Cheap shares or value traps? 3 clues I look for

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Sometimes one comes across what seem like cheap shares. Maybe they sell at just a few times their earnings, or else look inexpensive relative to explosive growth prospects enjoyed by the business.

But what looks like a cheap share can turn out to be a value trap. Here are three red flags I look for when I find shares that seem cheap at first glance.

1. Exceptional earnings

Sometimes companies benefit from a sudden but ultimately unsustainable surge in earnings.

That is the story of latex manufacturer Synthomer, for example. As demand for items like surgical gloves soared in the pandemic, so did its profits and dividends. But that was not bound to last and the company has since cancelled dividends.

If I had bought Synthomer a year ago based on its recent performance, I might have tumbled into a value trap. The shares have fallen 46% since then.

Yet I think Synthomer is a good company and has attractive long-term prospects! The issue I would have faced buying a year ago and holding until now was not that Synthomer is a weak business, but rather than it was overpriced 12 months ago relative to its future prospects.

A value trap does not have to mean that I buy into a rotten business. It can simply mean that I buy into an excellent business but at a rotten price.

A common reason for that is looking at a company’s past earnings, without assessing its future earnings potential rigorously enough. No matter how often we are told “past performance is not necessarily a guide to future performance”, it remains true.

2. Dragged down by debt

That is not the only way one can mistakenly identify supposedly cheap shares when using a price-to-earnings (P/E) ratio as a valuation metric.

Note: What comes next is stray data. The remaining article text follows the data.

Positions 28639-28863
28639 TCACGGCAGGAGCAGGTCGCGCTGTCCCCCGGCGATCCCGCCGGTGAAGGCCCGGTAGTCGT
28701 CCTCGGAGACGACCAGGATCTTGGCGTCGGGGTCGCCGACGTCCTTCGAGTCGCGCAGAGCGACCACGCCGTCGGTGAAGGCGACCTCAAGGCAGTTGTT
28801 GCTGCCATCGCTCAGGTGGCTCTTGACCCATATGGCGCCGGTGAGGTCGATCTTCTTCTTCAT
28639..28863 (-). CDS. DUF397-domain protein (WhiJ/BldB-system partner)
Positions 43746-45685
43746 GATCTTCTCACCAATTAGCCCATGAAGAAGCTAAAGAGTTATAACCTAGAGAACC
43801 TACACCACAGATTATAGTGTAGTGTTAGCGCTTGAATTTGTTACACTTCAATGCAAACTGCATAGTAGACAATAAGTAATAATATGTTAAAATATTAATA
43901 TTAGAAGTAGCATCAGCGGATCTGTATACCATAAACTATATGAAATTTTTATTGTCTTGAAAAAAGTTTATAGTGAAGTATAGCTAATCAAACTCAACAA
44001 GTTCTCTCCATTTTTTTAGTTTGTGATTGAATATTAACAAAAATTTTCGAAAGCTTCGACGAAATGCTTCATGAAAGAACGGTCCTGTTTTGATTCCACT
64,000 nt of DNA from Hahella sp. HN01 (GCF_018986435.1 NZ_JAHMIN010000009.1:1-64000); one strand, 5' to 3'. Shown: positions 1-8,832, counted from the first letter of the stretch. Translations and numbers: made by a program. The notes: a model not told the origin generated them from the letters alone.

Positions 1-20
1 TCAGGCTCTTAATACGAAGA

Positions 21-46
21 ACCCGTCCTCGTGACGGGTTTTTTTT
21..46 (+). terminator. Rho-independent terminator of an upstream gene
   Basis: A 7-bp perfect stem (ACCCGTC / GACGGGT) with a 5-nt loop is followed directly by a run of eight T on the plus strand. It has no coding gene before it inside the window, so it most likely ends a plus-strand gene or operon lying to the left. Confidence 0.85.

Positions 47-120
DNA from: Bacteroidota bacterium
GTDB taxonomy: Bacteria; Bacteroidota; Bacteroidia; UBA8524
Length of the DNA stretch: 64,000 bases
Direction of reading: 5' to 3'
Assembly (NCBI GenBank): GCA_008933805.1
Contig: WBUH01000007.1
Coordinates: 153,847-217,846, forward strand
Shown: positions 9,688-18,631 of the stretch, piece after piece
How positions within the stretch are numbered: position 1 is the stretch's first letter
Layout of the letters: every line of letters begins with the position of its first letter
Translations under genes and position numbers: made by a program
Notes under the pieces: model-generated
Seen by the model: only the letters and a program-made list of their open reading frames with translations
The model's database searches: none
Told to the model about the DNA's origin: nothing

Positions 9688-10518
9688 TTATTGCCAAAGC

Sometimes a company might look very cheap when comparing profits to market capitalisation. But market capitalisation is not the same as enterprise value. Enterprise value also includes a company’s net debt or cash.

For example, tobacco manufacturer Imperial Brands trades on a P/E ratio of less than 8. That looks cheap. But it ended last year with net debt of £8.5bn. That was 9% lower than the prior year but it is still substantial.

In 2020, the Rizla maker cut its dividend as it prioritised debt reduction. A lot of debt on the balance sheet is always an important factor for an investor to consider when deciding whether to invest.

3. Probability problems

Sometimes investors look at miners selling for pennies per share and reckon they have found cheap shares.

Maybe they have – but often they have not.

When considering the value of a share, simply thinking about how much money the business could make if it does well is not useful in my view. In fact it can be positively dangerous.

I think one also needs to consider objectively the probability of a particular outcome. As an investor, I try to get clear on the range of possible outcomes — but also the probability of each one happening.


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